Most of my blogs pertain to wt management, and calories count, but protein helps, too, but today I want to comment on this piece in the NYTimes – http://well.blogs.nytimes.com/2012/06/20/can-athletes-perform-well-on-a-…
The issue of vegetarianism/veganism in sport has come around over the past 40 years as long distance running and cycling have increased in popularity. When I first started running, to train primarily for my tae kwon do career, I was a socioeconomic vegetarian: that is, not for concern for animals but for concern for food and wealth distribution world-wide did I avoid eating meat. (Except in restaurants, on occasion, and at family or friends dinners, such as t-giving.) I still don’t eat red meat or pork, chicken when out and about, but fish is all a go for me – healthy and simple, tho I sure do miss fried fish.
Education goes a long way to revising one’s principles when it comes to the body. As the article rightly points out, protein can be hard to get as a vegan esp, but even for a vegetarian; and B12 is impossible to get unless you eat fortified cereals or take a multivitamin. The one other nutrient that did not get addressed, that I’ve had issues with and long distance athletes surely will, too, is IRON. Easy to get in red meat but harder to accumulate via a non meat diet. Vitamin supplements do help, tho.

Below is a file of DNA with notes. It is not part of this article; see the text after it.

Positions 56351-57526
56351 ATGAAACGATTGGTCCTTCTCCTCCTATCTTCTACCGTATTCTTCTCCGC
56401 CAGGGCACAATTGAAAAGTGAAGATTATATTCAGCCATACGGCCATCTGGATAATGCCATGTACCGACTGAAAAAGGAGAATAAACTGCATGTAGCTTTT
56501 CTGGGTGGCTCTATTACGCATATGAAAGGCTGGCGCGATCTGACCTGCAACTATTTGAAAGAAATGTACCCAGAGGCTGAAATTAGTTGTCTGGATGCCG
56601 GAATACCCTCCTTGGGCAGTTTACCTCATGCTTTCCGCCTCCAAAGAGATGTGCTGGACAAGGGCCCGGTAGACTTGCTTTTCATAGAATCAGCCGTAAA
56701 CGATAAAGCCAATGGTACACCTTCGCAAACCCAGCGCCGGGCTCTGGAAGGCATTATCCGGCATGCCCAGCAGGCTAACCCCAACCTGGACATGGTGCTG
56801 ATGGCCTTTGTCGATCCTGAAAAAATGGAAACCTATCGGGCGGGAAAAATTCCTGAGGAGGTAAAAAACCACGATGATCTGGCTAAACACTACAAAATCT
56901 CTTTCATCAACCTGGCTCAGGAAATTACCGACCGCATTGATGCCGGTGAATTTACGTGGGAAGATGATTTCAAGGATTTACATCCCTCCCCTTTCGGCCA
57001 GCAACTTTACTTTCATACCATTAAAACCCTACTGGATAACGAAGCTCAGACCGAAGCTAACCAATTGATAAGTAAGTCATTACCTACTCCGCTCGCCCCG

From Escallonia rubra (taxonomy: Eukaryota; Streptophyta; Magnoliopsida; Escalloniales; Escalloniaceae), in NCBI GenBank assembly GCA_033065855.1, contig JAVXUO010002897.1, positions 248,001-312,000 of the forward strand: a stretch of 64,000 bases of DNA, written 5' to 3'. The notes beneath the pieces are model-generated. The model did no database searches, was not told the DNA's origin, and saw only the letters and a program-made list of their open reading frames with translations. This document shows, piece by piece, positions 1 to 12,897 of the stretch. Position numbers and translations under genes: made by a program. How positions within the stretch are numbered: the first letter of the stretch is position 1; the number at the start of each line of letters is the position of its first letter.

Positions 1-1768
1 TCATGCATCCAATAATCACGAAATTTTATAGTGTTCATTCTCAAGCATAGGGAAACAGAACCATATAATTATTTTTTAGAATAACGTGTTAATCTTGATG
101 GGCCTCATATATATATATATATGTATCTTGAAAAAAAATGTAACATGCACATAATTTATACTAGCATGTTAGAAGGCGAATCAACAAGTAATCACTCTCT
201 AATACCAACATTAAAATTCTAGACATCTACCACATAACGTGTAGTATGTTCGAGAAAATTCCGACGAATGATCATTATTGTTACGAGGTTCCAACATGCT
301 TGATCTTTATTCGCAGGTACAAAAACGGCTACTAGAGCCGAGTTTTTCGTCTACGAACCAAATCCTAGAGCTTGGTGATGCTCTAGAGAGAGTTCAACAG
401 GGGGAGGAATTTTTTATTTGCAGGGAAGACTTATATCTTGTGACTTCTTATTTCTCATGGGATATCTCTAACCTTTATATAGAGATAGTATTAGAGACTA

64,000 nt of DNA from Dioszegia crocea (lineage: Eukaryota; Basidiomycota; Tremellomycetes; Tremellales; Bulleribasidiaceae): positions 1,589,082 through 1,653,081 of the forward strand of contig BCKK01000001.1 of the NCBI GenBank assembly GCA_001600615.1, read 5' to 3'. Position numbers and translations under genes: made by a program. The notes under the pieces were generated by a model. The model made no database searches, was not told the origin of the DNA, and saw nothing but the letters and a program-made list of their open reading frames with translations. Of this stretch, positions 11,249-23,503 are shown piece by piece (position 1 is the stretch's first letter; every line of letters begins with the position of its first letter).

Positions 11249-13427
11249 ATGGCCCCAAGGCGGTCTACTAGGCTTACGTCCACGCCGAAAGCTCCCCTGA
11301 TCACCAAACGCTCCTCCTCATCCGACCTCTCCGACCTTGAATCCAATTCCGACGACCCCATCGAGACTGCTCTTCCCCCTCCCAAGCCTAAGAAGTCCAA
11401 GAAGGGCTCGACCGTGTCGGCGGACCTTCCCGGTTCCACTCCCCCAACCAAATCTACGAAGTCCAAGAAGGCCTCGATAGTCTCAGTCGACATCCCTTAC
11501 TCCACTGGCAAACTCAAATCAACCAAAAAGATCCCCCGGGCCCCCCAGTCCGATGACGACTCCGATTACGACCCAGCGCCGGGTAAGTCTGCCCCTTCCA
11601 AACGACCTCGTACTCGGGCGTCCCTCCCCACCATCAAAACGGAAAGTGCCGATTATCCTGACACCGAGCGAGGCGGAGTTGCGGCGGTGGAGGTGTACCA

The take home message that I’d like to summarize with after this article is that a mixed diet may be best, preferred, and easiest; but a vegetarian/vegan diet can be successful for athletes if all the rules listed, and my iron rule, too, are complied with. It takes more work, more effort, nd a lot more food – quantitatively, that is, in actual poundage – to make up for the deficiencies of these diets. So, lots of grains, beans, and hi volume foods such as vegetables (full of water and fiber) are needed to get enough calories and nutrients. Most will not be able to get all they need. Even elite athletes in training tend to lose weight because they are not able to consume as many calories as they need. So if you don’t get a substantial influx of fats via oils and nuts, going meatless may leave you low on fuel. If you don’t follow healthy eating principles, to think meatlessness will make you thinner, well, think again: as the article notes, you can get plenty of non meat based calories from junk foods, too!
So, eat wisely, eat enough, and eat what you enjoy, but if you don’t eat certain foods out of principle, this is the one time when supplements may work. Think again if you think you’re being ‘natural’ by eating mostly vegetarianism: supplements are unnatural, too.